Beginning this week on CNN, ‘Innovate Japan’ examines how a nation famous for introducing technological wonders to the world is innovating to improve life for its aging population. From artificial intelligence and robotics to virtual reality and sensory experiences, the latest creations to come out of Japanhave the potential to change the way people live around the world.
In this special 30-minute program, CNN International correspondent Will Ripley explores Japan’s evolving technological landscape through the prism of its aging society.
Highlights of the show include:
Enhance – sensory experiences to improve wellness
Game developer Enhance created the multi-sensory Synesthesia Suit to trigger sensation and maximize the video game experience. Now with its newest product, the ‘Synesthesia X1’ the company is exploring how it can apply its breakthrough technology to the wellness field, using the power of touch, vision, sound and music to bring mindfulness to a new generation of users.
Ascent Robotics – driverless technology
Ascent Robotics is focused on overcoming the challenges of an aging society and shrinking workforce by aiming to complete a fully autonomous vehicle system by 2020. With a staff made up of mostly engineers and scientists representing more than 24 countries globally, the company is developing software which uses artificial intelligence for its driverless vehicles as well as its industrial robots.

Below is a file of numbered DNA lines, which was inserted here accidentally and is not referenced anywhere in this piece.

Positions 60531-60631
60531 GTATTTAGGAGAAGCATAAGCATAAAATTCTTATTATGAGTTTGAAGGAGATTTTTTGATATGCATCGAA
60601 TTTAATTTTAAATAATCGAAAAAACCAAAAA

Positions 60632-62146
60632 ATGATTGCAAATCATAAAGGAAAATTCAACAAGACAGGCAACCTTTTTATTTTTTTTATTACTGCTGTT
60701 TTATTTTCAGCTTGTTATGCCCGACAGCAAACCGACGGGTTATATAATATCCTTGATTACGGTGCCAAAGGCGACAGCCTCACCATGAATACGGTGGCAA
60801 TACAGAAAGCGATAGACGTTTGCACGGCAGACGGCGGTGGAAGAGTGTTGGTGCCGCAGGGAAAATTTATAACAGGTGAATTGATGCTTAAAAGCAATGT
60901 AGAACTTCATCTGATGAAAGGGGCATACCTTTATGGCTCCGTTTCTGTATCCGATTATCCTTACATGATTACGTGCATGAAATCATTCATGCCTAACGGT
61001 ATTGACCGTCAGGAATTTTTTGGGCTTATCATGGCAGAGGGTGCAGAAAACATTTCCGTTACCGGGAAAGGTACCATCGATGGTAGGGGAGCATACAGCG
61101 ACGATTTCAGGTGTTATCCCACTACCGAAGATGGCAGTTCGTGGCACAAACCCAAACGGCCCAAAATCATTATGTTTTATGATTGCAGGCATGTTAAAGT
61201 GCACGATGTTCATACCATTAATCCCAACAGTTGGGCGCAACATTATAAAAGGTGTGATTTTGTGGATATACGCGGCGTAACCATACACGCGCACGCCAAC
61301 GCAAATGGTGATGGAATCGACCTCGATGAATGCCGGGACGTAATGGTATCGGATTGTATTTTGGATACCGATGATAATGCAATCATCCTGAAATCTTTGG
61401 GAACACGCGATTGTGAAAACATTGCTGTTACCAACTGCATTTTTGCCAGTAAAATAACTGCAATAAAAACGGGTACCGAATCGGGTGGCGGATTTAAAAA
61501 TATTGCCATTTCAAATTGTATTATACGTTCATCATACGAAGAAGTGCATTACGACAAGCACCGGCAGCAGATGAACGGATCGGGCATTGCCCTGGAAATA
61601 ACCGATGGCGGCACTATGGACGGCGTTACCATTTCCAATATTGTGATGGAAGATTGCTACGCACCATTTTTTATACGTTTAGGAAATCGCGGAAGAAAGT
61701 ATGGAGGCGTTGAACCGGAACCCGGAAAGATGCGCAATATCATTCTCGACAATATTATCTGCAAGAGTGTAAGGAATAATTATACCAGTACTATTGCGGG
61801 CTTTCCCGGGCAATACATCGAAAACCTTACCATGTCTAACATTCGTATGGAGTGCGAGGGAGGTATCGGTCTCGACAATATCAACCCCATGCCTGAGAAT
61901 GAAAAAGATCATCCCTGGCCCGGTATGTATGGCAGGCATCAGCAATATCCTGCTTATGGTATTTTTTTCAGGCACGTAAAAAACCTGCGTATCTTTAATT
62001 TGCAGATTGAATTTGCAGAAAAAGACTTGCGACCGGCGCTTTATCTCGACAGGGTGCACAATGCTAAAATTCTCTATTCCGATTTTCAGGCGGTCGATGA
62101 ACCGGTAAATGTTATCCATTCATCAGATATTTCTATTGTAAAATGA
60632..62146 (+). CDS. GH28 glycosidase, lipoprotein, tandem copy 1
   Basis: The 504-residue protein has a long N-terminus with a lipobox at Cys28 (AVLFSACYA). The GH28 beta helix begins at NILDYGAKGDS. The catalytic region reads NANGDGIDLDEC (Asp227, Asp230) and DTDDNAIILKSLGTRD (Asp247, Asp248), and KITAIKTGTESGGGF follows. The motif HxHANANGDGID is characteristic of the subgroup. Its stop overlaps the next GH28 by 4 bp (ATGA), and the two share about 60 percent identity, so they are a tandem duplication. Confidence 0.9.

JR East – smart trains for smoother transportation
Already renowned for their punctuality, Japan’s trains are now getting even smarter. The East Japan Railway Companyis incorporating Internet of Things technology and artificial intelligence in the maintenance of its trains, making it possible to detect changes and predict potential failures so that passengers will get to their destinations even faster.
Cyberdyne Robotics – cyborg suits for more freedom of mobility
Robotics firm Cyberdyne is on a mission to develop practical technologies that benefit society. Its robot suit HAL assists elderly people with mobility trouble by strengthening the signal pathways between the brain and muscles. It has already been approved for use in hospitals in Japan and around the world.
Virtually Able – travel adventures from home
While working as a therapist, Kenta Toshima started creating 360-degree videos to bring virtual reality travel experiences to elderly patients who are no longer able to physically visit these destinations. Along with University of Tokyo lecturer Dr. Atsushi Hiyama, he is now teaching active senior citizens how to film and create their own videos so they can share their travels and bring joy to their friends.
SOURCE CNN International